The Rules of Attraction

By Bret Easton Ellis
(Vintage, Paperback, 9780679781486, 288pp.)

Publication Date: June 30, 1998

Other Editions of This Title: Paperback, Paperback, Hardcover, Compact Disc, Compact Disc, MP3 CD, MP3 CD, Compact Disc, Compact Disc, MP3 CD

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Description

Set at a small, affluent liberal-arts college in New England at the height of the Reagan 80s, The Rules of Attraction is a startlingly funny, kaleidoscopic novel about three students with no plans for the future--or even the present--who become entangled in a curious romantic triangle. Bret Easton Ellis trains his incisive gaze on the kids at self-consciously bohemian Camden College and treats their sexual posturings and agonies with a mixture of acrid hilarity and compassion while exposing the moral vacuum at the center of their lives.

Lauren changes boyfriends every time she changes majors and still pines for Victor who split for Europe months ago and she might or might not be writing anonymous love letter to ambivalent, hard-drinking Sean, a hopeless romantic who only has eyes for Lauren, even if he ends up in bed with half the campus, and Paul, Lauren's ex, forthrightly bisexual and whose passion masks a shrewd pragmatism. They waste time getting wasted, race from Thirsty Thursday Happy Hours to Dressed To Get Screwed parties to drinks at The Edge of the World or The Graveyard. The Rules of Attraction is a poignant, hilarious take on the death of romance.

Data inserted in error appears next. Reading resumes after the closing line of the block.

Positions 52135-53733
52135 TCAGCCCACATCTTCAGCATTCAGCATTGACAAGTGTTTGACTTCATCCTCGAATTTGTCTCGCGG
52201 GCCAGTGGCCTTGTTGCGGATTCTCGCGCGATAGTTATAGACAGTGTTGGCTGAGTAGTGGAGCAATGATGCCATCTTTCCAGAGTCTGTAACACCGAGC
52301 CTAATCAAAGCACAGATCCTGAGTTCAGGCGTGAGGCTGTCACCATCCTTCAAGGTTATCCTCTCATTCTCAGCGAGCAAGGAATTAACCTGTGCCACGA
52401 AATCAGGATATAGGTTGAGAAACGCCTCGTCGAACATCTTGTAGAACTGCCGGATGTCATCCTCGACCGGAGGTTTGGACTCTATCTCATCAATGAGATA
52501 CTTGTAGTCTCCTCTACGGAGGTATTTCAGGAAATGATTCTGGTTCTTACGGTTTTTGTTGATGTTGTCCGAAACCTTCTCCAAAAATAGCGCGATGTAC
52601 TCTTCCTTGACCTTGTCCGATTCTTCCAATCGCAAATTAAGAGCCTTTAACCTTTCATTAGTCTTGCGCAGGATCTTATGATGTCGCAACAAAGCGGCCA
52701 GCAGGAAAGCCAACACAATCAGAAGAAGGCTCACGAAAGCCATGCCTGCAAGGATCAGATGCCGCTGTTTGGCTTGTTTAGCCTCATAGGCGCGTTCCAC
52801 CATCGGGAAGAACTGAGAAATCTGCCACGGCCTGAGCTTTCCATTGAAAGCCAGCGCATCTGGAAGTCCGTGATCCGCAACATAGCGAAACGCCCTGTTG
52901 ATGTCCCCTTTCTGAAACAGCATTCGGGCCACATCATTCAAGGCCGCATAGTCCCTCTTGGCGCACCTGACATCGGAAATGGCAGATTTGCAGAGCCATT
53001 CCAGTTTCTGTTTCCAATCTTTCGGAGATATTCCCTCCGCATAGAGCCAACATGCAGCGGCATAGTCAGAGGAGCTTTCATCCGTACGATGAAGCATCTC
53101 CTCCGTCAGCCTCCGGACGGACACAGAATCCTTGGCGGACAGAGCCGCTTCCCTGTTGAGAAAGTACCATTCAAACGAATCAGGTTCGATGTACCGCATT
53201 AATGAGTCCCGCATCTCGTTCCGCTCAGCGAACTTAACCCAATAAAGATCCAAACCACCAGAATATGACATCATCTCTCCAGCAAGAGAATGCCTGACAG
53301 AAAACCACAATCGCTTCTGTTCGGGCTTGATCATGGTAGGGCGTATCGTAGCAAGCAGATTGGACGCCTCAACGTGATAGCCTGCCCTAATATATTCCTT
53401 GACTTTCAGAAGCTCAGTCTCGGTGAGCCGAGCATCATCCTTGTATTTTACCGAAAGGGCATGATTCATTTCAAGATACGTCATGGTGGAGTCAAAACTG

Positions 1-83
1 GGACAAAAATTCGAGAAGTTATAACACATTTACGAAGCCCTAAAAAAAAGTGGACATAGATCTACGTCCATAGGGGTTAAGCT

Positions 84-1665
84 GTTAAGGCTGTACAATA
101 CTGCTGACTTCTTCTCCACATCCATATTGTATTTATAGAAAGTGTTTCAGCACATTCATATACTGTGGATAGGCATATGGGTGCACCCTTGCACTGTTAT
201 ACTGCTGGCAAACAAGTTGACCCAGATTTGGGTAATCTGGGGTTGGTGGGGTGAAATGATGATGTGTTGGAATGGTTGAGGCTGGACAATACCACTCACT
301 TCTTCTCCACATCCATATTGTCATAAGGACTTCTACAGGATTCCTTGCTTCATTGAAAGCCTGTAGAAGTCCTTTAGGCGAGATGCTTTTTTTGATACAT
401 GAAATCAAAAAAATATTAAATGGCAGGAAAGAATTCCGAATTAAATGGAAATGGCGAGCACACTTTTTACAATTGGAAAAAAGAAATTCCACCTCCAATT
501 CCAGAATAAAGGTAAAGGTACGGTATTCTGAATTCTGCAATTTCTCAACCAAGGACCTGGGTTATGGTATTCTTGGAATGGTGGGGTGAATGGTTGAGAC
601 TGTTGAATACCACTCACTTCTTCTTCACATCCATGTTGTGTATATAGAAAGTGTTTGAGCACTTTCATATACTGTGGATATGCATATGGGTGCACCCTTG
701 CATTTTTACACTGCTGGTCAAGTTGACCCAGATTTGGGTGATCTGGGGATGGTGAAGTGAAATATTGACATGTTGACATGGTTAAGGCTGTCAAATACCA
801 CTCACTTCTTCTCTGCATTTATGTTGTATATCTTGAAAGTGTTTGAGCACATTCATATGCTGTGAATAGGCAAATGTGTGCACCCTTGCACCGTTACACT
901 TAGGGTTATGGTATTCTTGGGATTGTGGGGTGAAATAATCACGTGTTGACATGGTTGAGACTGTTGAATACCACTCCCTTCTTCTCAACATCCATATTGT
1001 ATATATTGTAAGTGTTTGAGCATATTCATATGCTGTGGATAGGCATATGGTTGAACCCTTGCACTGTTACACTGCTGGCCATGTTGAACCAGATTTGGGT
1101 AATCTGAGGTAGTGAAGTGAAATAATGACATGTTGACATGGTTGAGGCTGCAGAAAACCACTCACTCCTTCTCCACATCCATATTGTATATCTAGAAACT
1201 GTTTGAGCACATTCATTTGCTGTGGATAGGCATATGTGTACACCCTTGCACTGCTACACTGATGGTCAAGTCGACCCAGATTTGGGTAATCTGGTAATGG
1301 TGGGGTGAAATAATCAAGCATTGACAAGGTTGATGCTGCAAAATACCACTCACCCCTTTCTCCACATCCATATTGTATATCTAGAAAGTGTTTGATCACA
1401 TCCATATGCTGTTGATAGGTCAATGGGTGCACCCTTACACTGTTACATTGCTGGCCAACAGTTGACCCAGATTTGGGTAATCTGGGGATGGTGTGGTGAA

About the Author

Bret Easton Ellis is the author of Less Than Zero, The Rules of Attraction, American Psycho, The Informers, and Glamorama. He was born in 1964 and raised in Los Angeles. He is a graduate of Bennington College and lives in New York City.




Praise For The Rules of Attraction

"Inspired. A wonderfully comic novel." --Gore Vidal

"Ellis is, first and last, a moralist. Under cover of his laconic voice, every word in his [novels] springs from grieving outrage at our spiritual condition." --Los Angeles Times Book Review

"Serves to establish Mr. Ellis's reputation further as one of the primary inside sources in upper-middle-class America's continuing investigation of what has happened to its children." --The New York Times Book Review

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